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Romans 12:9-13

            Betty sat at her college graduation seething with anger.  Her father had not come.  He had always seemed too busy to come to her important events.  The farm work always came first.  Betty had to put herself through college, and she desperately wanted her family to be proud of this achievement.  She had even sent her father two graduation invitations.  But he had told her that if graduation day was a good planting day, then he would have to stay home and work on the farm.  It turned out that it was a gorgeous planting day, and her father obviously stayed home.

          Betty felt lost among the sea of beaming graduates and their proud families.  All around her were students exclaiming over jewelry, cars, and other elaborate gifts from their families.  Betty was so alone.  Then, in the crush of people, someone called her name.  Betty turned to see her father sitting in a section far ahead of the parent’s section.  He had been there!  And he was crying.  He was also wearing a new suit.  Betty had only known him to buy a new suit for special occasions in his life.  The family just couldn’t afford otherwise.  Not only was he there, but he was in a new suit.

          He handed her a crumpled envelope.  Betty was afraid to open it because she felt nothing could compare to having him attend her graduation.  Finally, she opened it.  Inside was a letter from her father telling her how proud he was of her and how ashamed he had felt for not being able to help her with her college costs.  He apologized for not being there when she needed him.  Also, he wrote of the time in his childhood when his family lost their farm.  That event had shaped his life of relentless hard word to care for his own farm.  It had been paid in full, and now he was giving it to her.  That is what he had worked for all these years.   (from A SECOND HELPING OF CHICKEN SOUP FOR THE SOUL).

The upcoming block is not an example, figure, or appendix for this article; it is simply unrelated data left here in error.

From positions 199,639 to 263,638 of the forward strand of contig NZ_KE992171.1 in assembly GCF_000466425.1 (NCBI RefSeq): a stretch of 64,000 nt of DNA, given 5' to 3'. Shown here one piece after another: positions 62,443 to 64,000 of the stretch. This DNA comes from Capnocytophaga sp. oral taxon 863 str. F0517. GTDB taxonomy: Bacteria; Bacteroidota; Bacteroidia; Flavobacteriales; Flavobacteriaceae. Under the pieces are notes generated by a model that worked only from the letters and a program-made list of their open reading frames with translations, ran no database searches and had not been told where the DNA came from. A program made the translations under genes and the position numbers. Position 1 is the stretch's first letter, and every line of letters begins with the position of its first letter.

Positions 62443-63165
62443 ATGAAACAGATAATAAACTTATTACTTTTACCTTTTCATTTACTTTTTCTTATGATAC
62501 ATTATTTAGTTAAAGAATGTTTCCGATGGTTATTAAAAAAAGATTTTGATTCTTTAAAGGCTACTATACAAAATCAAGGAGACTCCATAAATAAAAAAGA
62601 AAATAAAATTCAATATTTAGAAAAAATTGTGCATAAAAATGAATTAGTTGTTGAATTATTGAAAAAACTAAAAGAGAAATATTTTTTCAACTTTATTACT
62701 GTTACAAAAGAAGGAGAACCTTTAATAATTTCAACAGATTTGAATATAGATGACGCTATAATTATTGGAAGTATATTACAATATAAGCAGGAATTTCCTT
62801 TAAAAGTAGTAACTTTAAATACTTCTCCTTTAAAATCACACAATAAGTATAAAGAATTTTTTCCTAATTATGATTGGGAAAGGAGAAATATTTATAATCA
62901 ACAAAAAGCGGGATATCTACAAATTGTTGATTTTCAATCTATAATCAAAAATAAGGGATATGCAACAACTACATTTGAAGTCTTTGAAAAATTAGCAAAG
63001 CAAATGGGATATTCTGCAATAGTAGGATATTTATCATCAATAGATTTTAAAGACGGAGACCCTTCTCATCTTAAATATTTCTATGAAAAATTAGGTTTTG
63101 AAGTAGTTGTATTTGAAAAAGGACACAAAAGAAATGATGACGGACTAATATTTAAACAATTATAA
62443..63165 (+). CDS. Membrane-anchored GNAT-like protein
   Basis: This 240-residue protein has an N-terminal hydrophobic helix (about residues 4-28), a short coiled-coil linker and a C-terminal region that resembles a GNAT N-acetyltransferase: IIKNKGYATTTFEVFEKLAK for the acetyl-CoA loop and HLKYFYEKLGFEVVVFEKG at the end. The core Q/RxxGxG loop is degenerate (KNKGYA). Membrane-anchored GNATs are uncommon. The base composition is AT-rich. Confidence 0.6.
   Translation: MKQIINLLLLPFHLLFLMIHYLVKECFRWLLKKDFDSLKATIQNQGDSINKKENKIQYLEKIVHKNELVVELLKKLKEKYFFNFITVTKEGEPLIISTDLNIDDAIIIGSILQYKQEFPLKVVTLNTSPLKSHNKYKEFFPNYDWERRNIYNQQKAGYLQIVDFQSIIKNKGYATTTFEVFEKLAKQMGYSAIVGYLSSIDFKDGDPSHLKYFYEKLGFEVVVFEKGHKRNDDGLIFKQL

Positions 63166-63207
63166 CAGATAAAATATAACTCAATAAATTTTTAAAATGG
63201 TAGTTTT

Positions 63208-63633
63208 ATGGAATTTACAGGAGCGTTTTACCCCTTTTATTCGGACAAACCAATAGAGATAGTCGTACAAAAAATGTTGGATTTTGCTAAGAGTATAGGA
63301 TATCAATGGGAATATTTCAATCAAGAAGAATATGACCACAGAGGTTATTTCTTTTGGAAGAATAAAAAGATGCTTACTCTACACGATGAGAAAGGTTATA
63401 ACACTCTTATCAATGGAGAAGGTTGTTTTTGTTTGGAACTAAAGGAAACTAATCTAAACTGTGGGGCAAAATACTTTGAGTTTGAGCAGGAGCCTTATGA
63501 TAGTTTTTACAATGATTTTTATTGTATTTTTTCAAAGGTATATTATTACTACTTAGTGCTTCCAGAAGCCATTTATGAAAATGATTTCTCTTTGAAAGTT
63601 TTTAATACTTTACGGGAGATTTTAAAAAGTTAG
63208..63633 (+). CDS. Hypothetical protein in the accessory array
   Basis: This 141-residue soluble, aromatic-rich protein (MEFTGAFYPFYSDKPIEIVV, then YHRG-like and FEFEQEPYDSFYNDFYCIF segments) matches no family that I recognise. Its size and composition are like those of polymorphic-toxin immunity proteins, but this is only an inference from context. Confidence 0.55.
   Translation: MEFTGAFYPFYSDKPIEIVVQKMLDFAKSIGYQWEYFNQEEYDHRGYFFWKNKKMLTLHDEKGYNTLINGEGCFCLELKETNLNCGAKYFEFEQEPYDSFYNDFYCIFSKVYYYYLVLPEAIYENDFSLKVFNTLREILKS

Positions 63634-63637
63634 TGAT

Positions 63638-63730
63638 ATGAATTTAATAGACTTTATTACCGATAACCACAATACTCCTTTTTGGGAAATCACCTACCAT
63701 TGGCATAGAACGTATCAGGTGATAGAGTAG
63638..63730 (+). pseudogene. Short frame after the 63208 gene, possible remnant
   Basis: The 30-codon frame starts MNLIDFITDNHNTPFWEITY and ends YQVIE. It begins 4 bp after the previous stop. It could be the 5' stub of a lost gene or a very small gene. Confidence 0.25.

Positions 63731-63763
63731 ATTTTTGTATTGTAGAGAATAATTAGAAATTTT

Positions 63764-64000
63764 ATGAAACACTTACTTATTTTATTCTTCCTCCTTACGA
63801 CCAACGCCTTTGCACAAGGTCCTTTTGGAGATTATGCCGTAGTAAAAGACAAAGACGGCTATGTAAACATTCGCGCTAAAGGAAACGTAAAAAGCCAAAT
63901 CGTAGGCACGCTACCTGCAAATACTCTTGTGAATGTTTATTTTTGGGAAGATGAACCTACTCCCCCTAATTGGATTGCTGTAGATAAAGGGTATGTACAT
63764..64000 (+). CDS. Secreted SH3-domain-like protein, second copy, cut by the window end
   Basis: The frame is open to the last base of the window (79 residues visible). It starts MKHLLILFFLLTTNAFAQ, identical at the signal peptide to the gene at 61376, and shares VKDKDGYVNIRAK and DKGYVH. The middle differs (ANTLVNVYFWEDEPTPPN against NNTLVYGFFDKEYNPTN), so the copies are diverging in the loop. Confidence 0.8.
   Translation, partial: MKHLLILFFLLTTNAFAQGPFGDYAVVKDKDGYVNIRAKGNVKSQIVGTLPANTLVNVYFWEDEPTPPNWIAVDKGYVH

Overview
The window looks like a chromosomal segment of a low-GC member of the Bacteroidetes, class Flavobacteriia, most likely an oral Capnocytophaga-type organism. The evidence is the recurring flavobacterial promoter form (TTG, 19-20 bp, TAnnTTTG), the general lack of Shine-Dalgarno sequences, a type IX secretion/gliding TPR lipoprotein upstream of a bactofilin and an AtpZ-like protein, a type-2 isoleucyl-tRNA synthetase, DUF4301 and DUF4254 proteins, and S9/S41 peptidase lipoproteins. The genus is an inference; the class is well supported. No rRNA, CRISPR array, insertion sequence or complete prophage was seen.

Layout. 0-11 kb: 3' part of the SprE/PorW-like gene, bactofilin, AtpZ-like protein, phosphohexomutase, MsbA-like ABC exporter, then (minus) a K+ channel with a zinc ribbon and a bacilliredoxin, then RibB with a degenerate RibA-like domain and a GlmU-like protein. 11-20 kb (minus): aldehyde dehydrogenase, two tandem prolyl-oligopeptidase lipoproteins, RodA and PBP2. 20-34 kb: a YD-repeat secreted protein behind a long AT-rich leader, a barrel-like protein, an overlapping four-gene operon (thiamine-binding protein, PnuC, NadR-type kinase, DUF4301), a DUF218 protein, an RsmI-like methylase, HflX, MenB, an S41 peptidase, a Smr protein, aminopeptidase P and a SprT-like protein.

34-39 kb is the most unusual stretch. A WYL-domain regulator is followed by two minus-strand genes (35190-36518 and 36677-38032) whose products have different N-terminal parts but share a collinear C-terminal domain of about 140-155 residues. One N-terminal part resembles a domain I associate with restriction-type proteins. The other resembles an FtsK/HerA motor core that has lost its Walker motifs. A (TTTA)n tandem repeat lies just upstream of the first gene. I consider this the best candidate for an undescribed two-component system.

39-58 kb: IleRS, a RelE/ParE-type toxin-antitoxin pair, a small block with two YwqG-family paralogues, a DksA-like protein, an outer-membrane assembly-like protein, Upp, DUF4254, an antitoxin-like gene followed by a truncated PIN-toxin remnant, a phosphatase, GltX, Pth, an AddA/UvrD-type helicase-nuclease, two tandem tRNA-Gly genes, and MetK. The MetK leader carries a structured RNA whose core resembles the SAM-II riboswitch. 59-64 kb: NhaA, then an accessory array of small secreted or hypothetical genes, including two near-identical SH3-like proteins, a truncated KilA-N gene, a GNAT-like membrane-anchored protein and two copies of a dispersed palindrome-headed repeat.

All families have their struggles.  But it is those who resolve them that create a real family spirit.  In Romans 12:9-13, there are ten vital elements of family spirit for both the church family and the personal family.  I am applying this passage to our personal families by asking the following questions on this Father’s Day.

  1. IS SINCERE LOVE EXPRESSED TO EACH MEMBER OF THE FAMILY?  Love must be sincere.”  (v.9) 

There has been a lot said about birth order in the formation of personality.We know that the first born gets most of the attention and sometimes other children feel like their needs have not been met through the years.But one sure way to equalize this situation in a family is for each child to know that they are special and are loved by being told and by seeing the sincerity of their parents.A child knows how much he or she is valued.A teenager feels secure in the love of parents when he or she is highly valued and not seen as a problem.